Carnival Corporation’s Exhaust Gas Cleaning Systems, known for their ability to clean – or “scrub” – exhaust from high-sulfur fuel, are currently installed and certified on 17 Carnival Cruise Line vessels, 13 Holland America Line vessels, 10 Princess Cruises vessels, seven Costa Cruises vessels, five AIDA Cruises vessels, four P&O Cruises UK vessels, three Cunard vessels and one P&O Cruises Australia vessel. The installation schedule for the remaining vessels will be forthcoming.
Carnival Corporation pioneered adapting a proven land-based exhaust gas cleaning technology into a marine system that is suitable for the restricted spaces available on cruise ships, leading to a significant development in shipboard environmental technology.
The sulfur reduction program is in line with other proactive steps Carnival Corporation has taken to reduce its carbon footprint, including the adoption of LNG – the world’s cleanest burning fossil fuel. In 2015, AIDAsol from the company’s AIDA Cruises brand was the first cruise ship in the world to be supplied with power by an LNG Hybrid barge and, last year, the newly delivered AIDAprima became the first cruise ship to routinely use LNG with a dual-fuel powered engine while in port. By 2019, with the introduction of the first of seven fully LNG-powered vessels, Carnival Corporation will be the first cruise company in the world to use LNG to power cruise ships both while they are in port and on the open sea.
“With the International Maritime Organization, the Cruise Lines Industry Association and various government organizations all calling for improved efficiency in clean operations, we see the installation of exhaust cleaning systems and use of clean fuels as steps to future-proof our fleet,” said Kaczmarek. “We are proud to be ahead of the curve in meeting the upcoming regulations and guidelines.”
Norwegian Cruise Line Holdings, Limited (NCLH), the world’s third largest cruise shipping group, expects its 2017 adjusted earnings per share (EPS) to climb to the bracket of $3.75 to $3.85 from $3.41 in 2016.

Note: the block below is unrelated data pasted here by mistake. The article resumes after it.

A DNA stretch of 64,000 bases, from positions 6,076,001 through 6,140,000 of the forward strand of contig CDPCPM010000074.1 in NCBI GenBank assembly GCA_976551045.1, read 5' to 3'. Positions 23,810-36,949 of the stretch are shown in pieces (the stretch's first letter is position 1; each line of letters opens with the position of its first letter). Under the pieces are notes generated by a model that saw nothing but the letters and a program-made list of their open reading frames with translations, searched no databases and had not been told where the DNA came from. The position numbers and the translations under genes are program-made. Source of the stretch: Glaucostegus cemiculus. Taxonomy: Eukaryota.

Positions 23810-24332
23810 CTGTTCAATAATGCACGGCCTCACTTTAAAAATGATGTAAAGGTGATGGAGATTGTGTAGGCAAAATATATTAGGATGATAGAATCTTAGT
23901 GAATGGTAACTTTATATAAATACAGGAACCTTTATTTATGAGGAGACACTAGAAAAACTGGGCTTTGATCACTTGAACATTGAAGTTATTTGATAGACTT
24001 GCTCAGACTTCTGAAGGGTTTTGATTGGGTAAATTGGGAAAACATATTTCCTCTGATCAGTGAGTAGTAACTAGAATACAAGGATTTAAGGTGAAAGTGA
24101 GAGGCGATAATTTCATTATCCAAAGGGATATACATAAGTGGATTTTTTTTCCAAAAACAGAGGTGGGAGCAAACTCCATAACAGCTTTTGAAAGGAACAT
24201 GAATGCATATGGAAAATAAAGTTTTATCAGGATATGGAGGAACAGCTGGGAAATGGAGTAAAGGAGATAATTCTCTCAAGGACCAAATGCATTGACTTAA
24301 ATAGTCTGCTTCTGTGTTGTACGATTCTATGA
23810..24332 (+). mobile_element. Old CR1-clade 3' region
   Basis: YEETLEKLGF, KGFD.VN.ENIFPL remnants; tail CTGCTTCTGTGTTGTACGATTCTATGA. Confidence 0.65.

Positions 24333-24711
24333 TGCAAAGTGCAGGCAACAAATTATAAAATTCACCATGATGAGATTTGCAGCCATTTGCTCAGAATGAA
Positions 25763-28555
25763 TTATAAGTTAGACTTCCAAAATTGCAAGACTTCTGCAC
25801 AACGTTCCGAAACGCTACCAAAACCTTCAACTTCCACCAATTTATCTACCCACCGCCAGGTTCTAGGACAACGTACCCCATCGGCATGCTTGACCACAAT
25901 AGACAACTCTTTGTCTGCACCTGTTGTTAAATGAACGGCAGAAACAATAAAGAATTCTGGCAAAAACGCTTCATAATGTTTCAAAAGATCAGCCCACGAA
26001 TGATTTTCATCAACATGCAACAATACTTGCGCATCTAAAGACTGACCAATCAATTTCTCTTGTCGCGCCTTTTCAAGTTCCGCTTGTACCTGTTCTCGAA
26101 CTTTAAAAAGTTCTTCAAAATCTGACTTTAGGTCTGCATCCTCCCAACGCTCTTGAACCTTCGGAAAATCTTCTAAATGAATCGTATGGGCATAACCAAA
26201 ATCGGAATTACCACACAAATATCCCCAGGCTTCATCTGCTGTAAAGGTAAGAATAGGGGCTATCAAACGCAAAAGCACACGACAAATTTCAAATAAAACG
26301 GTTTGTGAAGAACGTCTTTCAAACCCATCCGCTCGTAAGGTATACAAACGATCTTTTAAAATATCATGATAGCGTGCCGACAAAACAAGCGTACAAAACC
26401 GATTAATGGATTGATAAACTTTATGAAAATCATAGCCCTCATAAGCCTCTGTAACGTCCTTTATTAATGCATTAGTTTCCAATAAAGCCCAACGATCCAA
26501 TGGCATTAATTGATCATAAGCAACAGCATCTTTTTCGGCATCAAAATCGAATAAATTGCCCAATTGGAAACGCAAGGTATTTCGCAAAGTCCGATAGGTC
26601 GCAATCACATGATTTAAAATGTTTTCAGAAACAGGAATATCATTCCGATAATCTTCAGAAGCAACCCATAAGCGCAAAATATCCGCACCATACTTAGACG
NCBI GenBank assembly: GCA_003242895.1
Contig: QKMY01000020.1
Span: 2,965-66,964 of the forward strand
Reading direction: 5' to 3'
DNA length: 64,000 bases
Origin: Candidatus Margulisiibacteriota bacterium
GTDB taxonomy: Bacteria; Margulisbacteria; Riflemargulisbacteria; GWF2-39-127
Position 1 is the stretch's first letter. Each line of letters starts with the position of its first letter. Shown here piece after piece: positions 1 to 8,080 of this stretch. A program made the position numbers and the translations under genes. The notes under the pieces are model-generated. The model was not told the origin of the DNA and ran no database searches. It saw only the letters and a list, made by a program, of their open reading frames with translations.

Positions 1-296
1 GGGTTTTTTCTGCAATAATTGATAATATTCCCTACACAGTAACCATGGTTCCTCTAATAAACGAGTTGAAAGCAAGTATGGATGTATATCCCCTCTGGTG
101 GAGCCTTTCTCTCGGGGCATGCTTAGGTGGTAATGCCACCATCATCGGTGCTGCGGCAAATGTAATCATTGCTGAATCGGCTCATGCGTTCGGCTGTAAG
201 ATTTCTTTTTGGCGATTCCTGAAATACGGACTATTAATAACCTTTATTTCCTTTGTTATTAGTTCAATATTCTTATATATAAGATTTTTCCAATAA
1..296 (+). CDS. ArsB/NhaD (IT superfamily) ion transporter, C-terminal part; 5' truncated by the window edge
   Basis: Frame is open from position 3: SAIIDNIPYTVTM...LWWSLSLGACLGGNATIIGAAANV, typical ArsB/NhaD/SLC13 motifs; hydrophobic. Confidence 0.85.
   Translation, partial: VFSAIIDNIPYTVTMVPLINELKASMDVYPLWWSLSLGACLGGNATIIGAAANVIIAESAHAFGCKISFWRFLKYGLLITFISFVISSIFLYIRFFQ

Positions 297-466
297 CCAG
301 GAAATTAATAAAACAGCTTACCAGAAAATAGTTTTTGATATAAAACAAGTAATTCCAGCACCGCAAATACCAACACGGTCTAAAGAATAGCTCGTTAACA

"With our strong booked position and continuing momentum we look forward to another year of solid financial performance, including double-digit Adjusted EPS growth in 2017," said Wendy Beck, executive vice president and chief financial officer of NCLH.
"In addition, this year marks another key milestone with our much anticipated debut into the Chinese cruise market with the delivery of Norwegian Joy," she said in a statement.
"This solid revenue and earnings trend is expected to continue in 2017 as we are now in the best booked position in our company's history with pricing slightly above the prior year," said Frank Del Rio, President and CEO.
Norwegian Cruise Line Holdings, Limited (NCLH), the world's third largest cruise shipping group, has reported a strong rise in 2016 net profit ad the company sees a strong start for the present year.
Group net profit rose to $637.1 million in 2016 from $427.1 million in the previous year as revenues climbed to $4.87 billion from $4.35 billion.
In the final quarter, the profit reached $72.2 million compared to $38.3 million in the same period in 2015, while revenues increased to $1.13 billion from $1.04 billion.
Earnings per share (EPS) reached 2.78 last year, an increase from $1.86 in 2015, in GAAP terms.
“(The year 2016 marks another record year of earnings, continuing our track record of solid EPS growth, which has grown fivefold since 2013, the year of our initial public offering," said Frank Del Rio, president and chief executive officer of Norwegian Cruise Line Holdings Ltd.
"This solid revenue and earnings trend is expected to continue in 2017 as we are now in the best booked position in our company's history with pricing slightly above the prior year," continued Del Rio.
Adjusted net revenue increased 12.7% to $3.8 billion compared to $3.3 billion in 2015. Gross yield increased 0.7% and Adjusted net yield increased 1.8% on a constant currency basis and 1.2% on an as reported basis primarily due to improved pricing.
Gross cruise cost increased 9.5% due to an increase in total cruise operating expense as a result of an increase in capacity days along with an increase in marketing, general and administrative expenses.
Gross cruise costs per capacity day decreased 1.7%. Adjusted net cruise cost excluding fuel per capacity day increased 1.7% on a constant currency basis and 1.5% on an as reported basis.
The company reported fuel expense of $335.2 million in the period. In addition, a loss of $16.1 million was recorded in other income (expense), net in 2016 related to the ineffective portion of the Company's fuel hedge portfolio due to market volatility.